BLITZER: Al Qaeda core Ayman al Zawahiri very, very boring, just him basically looking into the camera, the ISIS video extremely slick, like the opening of "Homeland", as we a lot of us who watch that show, immediately spotted that recognized that, compare -- ISIS has been so effective with this social media campaign, the U.S. government is now directly responding to it.

TODD: It really has.

The State Department has produced a counter-narrative, a new video from the State Department. We can show you a clip of that right there as well. That it sarcastically kind of tells potential ISIS recruits that they can, quote, "learn new, useful skills by blowing up mosques, by crucifying and executing Muslims", as you see there. They show gruesome images to that effect, much of the rest of that video was too graphic for us to show you.

And again, Wolf, what's extraordinary. That video produced by the State Department just to counter the ISIS videos.

BLITZER: Battle of the videos on social media.

Thanks very much, Brian Todd, for that report.

Brian, by the way, is going to have a lot more information to share with you. He's been working on that subject now for a while. He'll be jumping on Twitter momentarily to answer your questions about the media strategy of ISIS. Tweet your questions, use the #Sitroom.

Just ahead, politics, beer, football, with Texas Governor Rick Perry. Our own Peter Hamby takes us behind the scenes out there on the campaign trail.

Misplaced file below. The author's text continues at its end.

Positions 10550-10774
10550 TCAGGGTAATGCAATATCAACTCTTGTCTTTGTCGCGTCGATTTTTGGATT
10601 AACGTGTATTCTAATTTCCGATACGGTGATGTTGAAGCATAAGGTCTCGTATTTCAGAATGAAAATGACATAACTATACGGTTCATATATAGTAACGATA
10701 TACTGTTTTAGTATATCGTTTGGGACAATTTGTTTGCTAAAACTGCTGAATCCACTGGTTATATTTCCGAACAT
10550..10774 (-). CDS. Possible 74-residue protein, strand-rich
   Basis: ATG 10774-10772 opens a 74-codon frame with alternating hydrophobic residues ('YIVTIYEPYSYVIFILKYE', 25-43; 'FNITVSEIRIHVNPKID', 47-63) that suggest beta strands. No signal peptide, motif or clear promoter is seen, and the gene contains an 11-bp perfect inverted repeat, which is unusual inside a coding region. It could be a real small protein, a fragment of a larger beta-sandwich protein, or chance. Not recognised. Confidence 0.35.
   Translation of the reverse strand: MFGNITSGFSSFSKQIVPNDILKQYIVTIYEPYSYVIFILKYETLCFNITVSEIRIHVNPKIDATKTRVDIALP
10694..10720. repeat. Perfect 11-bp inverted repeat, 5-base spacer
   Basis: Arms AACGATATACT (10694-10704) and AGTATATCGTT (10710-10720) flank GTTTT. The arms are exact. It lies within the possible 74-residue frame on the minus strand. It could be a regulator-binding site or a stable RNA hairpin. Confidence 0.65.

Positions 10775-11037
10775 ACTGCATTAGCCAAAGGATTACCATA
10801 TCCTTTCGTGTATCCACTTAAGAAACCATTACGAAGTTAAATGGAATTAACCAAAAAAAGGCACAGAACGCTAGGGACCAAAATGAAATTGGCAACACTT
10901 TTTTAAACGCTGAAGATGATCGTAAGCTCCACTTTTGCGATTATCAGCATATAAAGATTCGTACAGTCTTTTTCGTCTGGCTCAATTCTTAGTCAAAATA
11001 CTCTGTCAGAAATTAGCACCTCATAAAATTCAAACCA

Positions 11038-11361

BLITZER: Fresh off his indictment on felony charges, Texas Governor Rick Perry is back out. He's touring the country as he once again seriously eyes a run for the White House in 2016.

CNN caught up with him in South Carolina. That's a key early primary state, as you know. But this isn't the usual boys on the bus political reporting. This is the "Hambycast".

Take a look.



UNIDENTIFIED MALE: You know, actually, the name sounds familiar, seriously.

HAMBY: Why were you impressed by him?

UNIDENTIFIED FEMALE: I thought he seemed real, like he could talk to me. I could have a conversation.

HAMBY: He just wants like to meet people and like talk about sports.

UNIDENTIFIED MALE: He's a football fan.

HAMBY: Yes. UNIDENTIFIED MALE: That's what you're here for.

HAMBY: The central thrust of this trip to South Carolina is the South Carolina/Texas A&M football game. The big season opener for the SEC, Perry's a big Texas A&M fan. What he's saying to these guys is just talking about sports. To be honest, it's a really big part of the culture down here.